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Octopus Ventures, the 10-year-old British venture capital firm that has backed three high-profile artificial intelligence start-ups acquired by US tech giants, has raised a fresh £120m tranche of funding to invest in new AI talent in the UK.
The £660m venture fund, which is the tech investing arm of UK fund management business Octopus Group, invested in natural language processing company Evi Technologies, predictive keyboard maker Swiftkey and AI video start-up Magic Pony, sold to Amazon, Microsoft and Twitter respectively.
Octopus has also backed several other successful British companies such as Lovefilm, which was also bought by Amazon, and property website Zoopla; but the three AI start-ups in its portfolio have led the firm to develop a specialism in such early-stage companies.
The industry could be extremely lucrative for the UK: Accenture, the consultancy, has estimated that AI could add up to £654bn to the national economy by 2035.
“Evi Technologies in Cambridge was sold to Amazon and now powers Alexa, the voice-activated speaker. We also backed Swiftkey which went to Microsoft last year [for $250m] and made a seed investment in Magic Pony, which went to Twitter [for $150m],” said Alex Macpherson, chief executive of Octopus Ventures.
“We have expertise in the machine-learning field, but the challenge today is pretty much every business that comes through to us is machine learning or artificial intelligence.”
Octopus is currently in discussions with two new British AI start-ups to provide seed funding from its fund over the coming months.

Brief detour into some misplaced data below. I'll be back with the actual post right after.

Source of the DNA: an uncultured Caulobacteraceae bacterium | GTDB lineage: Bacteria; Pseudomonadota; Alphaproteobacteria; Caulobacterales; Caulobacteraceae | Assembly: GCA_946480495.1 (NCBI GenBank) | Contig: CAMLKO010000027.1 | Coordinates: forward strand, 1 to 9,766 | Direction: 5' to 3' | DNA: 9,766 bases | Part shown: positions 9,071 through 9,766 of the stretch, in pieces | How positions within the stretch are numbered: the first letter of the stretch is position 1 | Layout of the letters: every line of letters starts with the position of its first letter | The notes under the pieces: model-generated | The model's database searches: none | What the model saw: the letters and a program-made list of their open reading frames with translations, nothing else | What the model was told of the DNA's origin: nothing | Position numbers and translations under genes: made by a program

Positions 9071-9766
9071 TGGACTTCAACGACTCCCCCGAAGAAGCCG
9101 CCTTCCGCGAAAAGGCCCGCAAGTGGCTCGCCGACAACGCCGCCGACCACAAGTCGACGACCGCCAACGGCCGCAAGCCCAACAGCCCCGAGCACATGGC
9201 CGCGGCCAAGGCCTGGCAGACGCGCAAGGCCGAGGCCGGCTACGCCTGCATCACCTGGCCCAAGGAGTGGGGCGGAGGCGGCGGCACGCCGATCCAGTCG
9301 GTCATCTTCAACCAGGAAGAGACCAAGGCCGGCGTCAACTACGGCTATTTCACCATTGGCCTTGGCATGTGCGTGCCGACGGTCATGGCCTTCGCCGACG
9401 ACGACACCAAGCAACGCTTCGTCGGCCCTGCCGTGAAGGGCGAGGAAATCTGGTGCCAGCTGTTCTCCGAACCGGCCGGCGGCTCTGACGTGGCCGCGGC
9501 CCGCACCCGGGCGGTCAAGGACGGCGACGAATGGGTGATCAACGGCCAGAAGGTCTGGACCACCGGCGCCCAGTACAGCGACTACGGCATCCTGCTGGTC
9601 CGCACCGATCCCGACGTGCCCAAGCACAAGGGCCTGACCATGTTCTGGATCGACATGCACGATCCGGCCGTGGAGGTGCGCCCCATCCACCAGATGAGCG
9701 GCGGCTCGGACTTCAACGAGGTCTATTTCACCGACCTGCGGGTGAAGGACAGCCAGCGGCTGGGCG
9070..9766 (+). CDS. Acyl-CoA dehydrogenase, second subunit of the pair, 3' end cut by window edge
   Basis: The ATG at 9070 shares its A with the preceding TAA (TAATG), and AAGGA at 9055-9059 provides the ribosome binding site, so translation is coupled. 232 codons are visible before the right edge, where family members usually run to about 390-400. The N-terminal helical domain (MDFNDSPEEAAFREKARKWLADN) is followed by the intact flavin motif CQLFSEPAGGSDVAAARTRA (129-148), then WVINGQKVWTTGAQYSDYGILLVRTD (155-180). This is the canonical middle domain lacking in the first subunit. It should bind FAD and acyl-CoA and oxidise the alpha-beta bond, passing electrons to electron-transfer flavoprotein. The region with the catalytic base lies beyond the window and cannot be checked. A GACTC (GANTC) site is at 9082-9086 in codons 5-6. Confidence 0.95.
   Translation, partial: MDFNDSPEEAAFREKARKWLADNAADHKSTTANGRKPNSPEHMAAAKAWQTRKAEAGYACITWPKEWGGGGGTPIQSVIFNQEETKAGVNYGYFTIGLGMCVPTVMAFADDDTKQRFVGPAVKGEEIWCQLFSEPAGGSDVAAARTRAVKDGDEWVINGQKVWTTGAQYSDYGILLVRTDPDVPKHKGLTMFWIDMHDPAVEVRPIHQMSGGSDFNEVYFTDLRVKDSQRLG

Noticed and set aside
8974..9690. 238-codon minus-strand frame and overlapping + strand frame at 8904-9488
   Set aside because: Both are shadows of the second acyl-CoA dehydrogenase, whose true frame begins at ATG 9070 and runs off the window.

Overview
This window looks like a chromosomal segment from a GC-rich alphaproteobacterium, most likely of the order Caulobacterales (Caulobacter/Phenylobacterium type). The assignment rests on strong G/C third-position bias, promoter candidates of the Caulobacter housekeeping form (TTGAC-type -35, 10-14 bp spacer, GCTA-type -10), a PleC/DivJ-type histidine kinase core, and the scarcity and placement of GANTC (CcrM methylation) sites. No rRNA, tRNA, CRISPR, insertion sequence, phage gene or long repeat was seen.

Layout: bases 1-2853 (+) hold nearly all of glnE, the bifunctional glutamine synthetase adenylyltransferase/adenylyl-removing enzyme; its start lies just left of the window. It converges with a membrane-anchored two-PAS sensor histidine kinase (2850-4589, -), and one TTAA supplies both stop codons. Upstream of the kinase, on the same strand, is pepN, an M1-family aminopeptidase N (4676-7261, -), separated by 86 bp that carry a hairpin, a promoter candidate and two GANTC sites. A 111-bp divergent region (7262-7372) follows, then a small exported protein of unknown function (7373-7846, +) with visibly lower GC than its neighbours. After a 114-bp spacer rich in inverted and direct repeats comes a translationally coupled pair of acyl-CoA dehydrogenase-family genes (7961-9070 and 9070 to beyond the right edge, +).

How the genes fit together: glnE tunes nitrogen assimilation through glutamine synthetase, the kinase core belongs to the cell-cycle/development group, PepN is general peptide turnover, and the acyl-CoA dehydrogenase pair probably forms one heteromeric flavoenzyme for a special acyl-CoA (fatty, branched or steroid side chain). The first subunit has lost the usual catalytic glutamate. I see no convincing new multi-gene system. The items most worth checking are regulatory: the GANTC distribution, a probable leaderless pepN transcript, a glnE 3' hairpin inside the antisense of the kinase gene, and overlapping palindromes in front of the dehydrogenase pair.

British AI skills have been particularly appealing to international companies, including the big US tech businesses such as Google, Apple and Uber.
In 2014, Google paid $400m for DeepMind, a London start-up that is now arguably a world leader in AI with a team of more than 250 academic experts in the fields of deep learning and machine intelligence.
A year later, Apple acquired UK-based speech technology start-up VocalIQ, and last December, Uber bought Geometric Intelligence, a partly Cambridge, UK-based AI start-up, to staff its new AI lab focused on transport.
It is not just the Americans looking to Britain to exploit AI expertise: late last year, Chinese private equity firm CSC Group funded an AI incubator in Britain, in a multimillion-pound partnership with British start-up incubator Founders Factory, led by entrepreneur and investor Brent Hoberman.
The goal was to invest in and grow five early-stage AI start-ups and launch two companies from scratch each year. “The UK has innovative artificial intelligence technology,” said Dania Zhou, senior managing director of CSC Group, who has been overseeing the deal. “We want to fuse the technology we find in the UK with the Chinese market.”
Ultimately, Octopus wants to build British companies that become world leaders in their own right. Mr Macpherson said: “Our whole concept is how can we help support British entrepreneurs to take their business the whole way, and not sell out to the Americans or others a bit too early.”
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